Coordinated strikes ‘make absolute sense’, says TUC leader

Aletha Adu Political correspondent

@alethaadu Wed 4 Jan 2023 by

Paul Nowak warns action could be stepped up as he urges Rishi Sunak to facilitate pay negotiations

Rail workers hold banners during a strike over pay outside Ashford international station in Kent.
Rail workers hold banners during a strike over pay outside Ashford international station in Kent. Photograph: Anadolu Agency/Getty Images

    The general secretary of the TUC has raised the prospect of stepping up industrial action this year, saying coordinated strikes “make absolute sense”.

    Paul Nowak, who recently took over as Britain’s top union leader, also urged Rishi Sunak to take responsibility, “step up to the plate” and facilitate pay negotiations instead of continuing to use the government’s pay review bodies as a “human shield”.

    “I think he [the prime minister] has forgotten the value of sitting down and reaching an agreement and taking ideas from people outside his own cabinet,” Nowak said.

    It comes as the members of the Rail, Maritime and Transport union at Network Rail and 14 other train operators stage the second day of their first 48-hour strike of the year. On Thursday, train drivers who are members of the Aslef union will strike for 24 hours, the middle day between the two phases of RMT action.

    Much of Britain’s rail network will not be operating, with about a fifth of trains expected to run, leaving only a skeleton service for many commuters.

    Paul Nowak
    Paul Nowak said the PM had ‘forgotten the value of sitting down and reaching an agreement’. Photograph: Graeme Robertson/The Guardian

    “It’s a really difficult decision for any worker who takes strike action, they do lose pay, they don’t get to deliver the services that they’re proud to deliver,” Nowak said.

    “So my responsibility the responsibility of our unions, is when members take that difficult decision, we have to make sure that that action is as impactful as possible, and as effective as possible.”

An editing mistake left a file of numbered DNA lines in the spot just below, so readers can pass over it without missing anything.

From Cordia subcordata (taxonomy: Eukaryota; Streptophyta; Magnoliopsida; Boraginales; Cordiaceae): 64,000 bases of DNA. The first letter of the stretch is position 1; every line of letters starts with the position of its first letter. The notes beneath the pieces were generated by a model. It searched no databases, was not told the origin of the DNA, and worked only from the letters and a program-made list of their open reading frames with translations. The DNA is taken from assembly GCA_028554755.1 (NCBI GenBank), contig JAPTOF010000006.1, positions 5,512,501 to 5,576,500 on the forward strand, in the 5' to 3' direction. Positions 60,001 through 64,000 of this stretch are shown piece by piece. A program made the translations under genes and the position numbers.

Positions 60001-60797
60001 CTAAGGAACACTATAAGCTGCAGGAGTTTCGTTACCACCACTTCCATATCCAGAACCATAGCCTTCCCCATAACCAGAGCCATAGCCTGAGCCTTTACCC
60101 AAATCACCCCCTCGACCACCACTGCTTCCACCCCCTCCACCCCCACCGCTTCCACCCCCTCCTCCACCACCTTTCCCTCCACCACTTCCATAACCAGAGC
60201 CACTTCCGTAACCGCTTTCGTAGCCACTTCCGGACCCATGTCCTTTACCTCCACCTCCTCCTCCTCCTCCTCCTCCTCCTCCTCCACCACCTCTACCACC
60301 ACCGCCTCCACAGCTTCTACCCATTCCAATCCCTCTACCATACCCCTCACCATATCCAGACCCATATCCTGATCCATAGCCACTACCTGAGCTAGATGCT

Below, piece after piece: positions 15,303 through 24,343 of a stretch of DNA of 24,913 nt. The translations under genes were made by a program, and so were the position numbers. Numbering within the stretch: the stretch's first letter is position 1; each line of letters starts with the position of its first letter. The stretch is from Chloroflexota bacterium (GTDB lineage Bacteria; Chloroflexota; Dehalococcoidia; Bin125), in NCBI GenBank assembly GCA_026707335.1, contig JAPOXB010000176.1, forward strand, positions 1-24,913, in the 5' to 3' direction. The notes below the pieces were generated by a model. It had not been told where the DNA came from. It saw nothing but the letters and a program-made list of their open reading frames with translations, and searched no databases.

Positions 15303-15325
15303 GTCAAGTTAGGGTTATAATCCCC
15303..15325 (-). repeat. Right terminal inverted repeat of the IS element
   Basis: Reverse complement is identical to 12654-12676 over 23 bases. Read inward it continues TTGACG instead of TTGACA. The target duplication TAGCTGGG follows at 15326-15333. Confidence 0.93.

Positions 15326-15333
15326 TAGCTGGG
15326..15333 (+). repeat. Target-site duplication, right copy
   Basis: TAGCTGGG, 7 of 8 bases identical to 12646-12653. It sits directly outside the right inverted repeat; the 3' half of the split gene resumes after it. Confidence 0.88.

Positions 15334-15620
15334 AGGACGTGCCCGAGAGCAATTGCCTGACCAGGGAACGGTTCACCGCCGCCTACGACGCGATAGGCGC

When asked if coordinated strike action with other unions and sectors would be a method of maximising impact, Nowak added: “I think it absolutely makes sense, for example, in education and in health, where you’ve got a number of different unions for unions to talk to each other about how we support each other coordinate our action.” But he suggested it did not necessarily mean all public sector workers would strike on the same day.

    In a letter to Sunak on Wednesday, Nowak described public services as being in crisis after years of “underfunding and understaffing”, prompting experienced but demoralised public sector workers in sectors including schools and hospitals to consider quitting.

    Urging Sunak to lead pay negotiations, the union chief said: “The government has been using the independent review bodies as a human shield – and I think is in real danger of discrediting those bodies. When those bodies met and made their recommendations, we didn’t have inflation running at 10-11%.”

    Downing Street has previously said there was no need for the prime minister to get personally involved in the issue and it was not for the government to get involved in negotiations on pay.

    Nowak believes the public is fully aware of who is responsible for the ongoing strikes. In an interview with the Guardian before starting his new role, he said: “The government is going to have to take responsibility. The public will clearly identify where the responsibility lies.

    “Maybe they’ll try and brazen it out until the spring and to the budget but I just don’t think our members are going to sit quietly waiting for that to come. I don’t think promises of jam tomorrow will cut it with people.”

    But some fear the strikes are undermining public confidence and trust in the railways. Anthony Smith, the chief executive of Transport Focus, said: “[The strikes] will undermine the revenue coming in, which underpins ongoing investment, which is key to the development of transport services. If people think I’ll try and buy a car instead … they will not return to travelling by train.”